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3 Course and prognosis of acute lateral ankle sprains in general practice
  1. AKE Mailuhu,
  2. JM van Ochten,
  3. PJE Bindels,
  4. SMA Bierma-Zeinstra,
  5. M van Middelkoop
  1. Department of General Practice, Erasmus MC University Medical Center, Rotterdam, The Netherlands


Background Persistent complaints are very common after a lateral ankle sprain however, prognostic factors are largely unknown.

Objective To examine the five-year prognosis and potential prognostic factors of patients with an acute lateral ankle sprain in general practice (GP).

Design Observational study.

Setting Primary care.

Patients 206 patients who participated in a cross-sectional study and visited their GP with a lateral ankle sprain 6 to 12 months prior to inclusion were approached for a 5-year follow-up measurement consisting of an online questionnaire.

Assessment of risk factors At baseline, all patients received a standardised questionnaire, underwent a physical examination and MRI assessment of their ankle. Potential prognostic factors included patient characteristics (age, gender, BMI), symptoms (pain: NRS/10), Ankle Function Score (AFS/100), perceived recovery (7-point Likert) and structural abnormalities on MRI (bone marrow lesions and cartilage loss).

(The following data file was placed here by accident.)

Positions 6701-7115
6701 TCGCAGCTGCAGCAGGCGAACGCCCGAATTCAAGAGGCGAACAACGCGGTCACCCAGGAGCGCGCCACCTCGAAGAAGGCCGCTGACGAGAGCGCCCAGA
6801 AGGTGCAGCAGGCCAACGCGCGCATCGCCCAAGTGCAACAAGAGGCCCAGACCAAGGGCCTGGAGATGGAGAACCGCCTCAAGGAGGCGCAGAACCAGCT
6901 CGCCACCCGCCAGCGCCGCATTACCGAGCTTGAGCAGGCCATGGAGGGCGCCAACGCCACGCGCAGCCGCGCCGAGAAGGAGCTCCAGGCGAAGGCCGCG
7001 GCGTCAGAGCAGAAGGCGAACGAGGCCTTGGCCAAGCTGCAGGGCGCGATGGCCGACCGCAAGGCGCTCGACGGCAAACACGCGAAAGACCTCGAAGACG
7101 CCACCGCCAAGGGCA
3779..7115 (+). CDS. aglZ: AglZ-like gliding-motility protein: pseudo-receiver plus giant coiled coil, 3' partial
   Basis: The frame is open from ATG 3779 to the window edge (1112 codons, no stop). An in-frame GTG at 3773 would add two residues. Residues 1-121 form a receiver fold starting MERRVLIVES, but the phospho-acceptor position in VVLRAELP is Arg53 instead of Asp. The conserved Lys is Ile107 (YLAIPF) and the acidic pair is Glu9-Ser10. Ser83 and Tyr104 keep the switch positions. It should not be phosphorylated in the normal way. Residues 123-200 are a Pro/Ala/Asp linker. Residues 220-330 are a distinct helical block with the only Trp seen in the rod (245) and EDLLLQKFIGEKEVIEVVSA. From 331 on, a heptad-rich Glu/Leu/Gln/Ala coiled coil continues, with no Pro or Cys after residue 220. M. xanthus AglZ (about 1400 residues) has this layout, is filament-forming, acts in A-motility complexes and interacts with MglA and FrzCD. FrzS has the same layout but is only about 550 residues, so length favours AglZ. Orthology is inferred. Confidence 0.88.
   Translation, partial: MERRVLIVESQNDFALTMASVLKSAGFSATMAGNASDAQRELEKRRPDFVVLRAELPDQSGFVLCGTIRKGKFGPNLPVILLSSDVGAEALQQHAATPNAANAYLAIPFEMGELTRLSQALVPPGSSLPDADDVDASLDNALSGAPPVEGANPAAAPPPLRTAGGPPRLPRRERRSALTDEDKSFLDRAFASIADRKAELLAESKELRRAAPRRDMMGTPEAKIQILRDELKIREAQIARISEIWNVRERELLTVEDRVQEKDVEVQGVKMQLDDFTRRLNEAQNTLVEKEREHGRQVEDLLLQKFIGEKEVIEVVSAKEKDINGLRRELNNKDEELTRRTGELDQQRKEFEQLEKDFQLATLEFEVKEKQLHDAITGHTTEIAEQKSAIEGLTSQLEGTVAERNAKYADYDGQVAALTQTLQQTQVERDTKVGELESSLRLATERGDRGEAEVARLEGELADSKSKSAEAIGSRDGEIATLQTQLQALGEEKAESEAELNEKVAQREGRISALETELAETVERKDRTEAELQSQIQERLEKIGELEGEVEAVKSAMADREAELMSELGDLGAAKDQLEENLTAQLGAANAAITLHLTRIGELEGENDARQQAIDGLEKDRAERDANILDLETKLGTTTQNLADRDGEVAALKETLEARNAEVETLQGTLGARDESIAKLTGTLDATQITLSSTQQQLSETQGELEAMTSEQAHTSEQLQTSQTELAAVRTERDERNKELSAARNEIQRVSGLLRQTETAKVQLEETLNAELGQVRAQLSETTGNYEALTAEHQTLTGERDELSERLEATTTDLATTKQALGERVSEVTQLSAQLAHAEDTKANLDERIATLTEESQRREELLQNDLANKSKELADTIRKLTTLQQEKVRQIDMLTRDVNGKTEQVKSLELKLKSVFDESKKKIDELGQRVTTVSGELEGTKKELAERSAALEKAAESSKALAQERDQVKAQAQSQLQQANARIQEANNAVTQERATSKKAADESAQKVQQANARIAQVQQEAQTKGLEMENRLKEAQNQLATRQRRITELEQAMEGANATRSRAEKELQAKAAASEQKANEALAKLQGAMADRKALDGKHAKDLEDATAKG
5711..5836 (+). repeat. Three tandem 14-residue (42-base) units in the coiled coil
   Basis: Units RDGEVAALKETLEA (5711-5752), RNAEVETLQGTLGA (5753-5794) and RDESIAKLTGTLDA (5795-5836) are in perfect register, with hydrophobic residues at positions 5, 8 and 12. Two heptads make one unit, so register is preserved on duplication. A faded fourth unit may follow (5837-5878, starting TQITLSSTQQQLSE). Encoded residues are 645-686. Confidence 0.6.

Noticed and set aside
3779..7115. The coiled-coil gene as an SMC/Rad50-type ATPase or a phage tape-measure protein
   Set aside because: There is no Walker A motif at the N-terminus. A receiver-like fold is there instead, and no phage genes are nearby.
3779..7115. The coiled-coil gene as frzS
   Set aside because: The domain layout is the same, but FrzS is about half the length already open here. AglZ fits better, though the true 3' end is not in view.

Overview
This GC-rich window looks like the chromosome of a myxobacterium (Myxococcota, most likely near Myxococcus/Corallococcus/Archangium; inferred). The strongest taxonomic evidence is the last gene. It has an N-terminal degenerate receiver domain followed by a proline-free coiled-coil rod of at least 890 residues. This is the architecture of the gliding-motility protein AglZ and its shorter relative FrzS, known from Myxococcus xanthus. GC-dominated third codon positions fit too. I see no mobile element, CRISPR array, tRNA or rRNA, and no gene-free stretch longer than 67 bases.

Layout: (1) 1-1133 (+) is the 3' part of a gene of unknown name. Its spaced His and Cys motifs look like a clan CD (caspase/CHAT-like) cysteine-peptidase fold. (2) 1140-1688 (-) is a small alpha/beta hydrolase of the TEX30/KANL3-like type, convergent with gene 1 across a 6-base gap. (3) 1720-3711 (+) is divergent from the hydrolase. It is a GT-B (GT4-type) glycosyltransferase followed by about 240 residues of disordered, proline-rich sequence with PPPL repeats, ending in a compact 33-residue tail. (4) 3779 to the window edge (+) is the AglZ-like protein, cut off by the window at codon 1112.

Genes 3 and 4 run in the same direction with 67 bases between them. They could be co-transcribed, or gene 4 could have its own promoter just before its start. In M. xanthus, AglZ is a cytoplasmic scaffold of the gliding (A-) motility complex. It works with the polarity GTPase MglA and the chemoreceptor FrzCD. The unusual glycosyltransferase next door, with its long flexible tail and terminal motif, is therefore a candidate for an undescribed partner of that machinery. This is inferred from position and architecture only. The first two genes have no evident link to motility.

Main outcome measurements The online follow-up questionnaire assessed perceived recovery (dichotomized in persistent complaints: ‘completely recovered or strongly improved’ and no persistent complaints: ‘slightly improved to worse than ever’), pain at rest and during exercise (NRS/10), AFS and re-sprains.

Results Of the 206 included patients, 132 (64.1%) patients completed the 5-year follow-up questionnaire. Age and pain during exercise at baseline were significantly higher in the responders. After 5-years follow-up, persistent complaints were reported by 18.2% compared to 40.9% at baseline and a re-sprain had occurred in 29.5% of the responders. The mean AFS was 79.9 (26.1). BMI, perceived recovery, AFS and pain at rest and during exercise at baseline were univariate significantly associated with persistent symptoms at 5-year follow-up. None of the variables were significantly associated with persistent complaints in the multivariable model.

Conclusions Almost 20% of patients who visited their GP with a lateral ankle sprain experience persistent complaints after 5 years follow-up. No prognostic factors could be determined for these persistent complaints.

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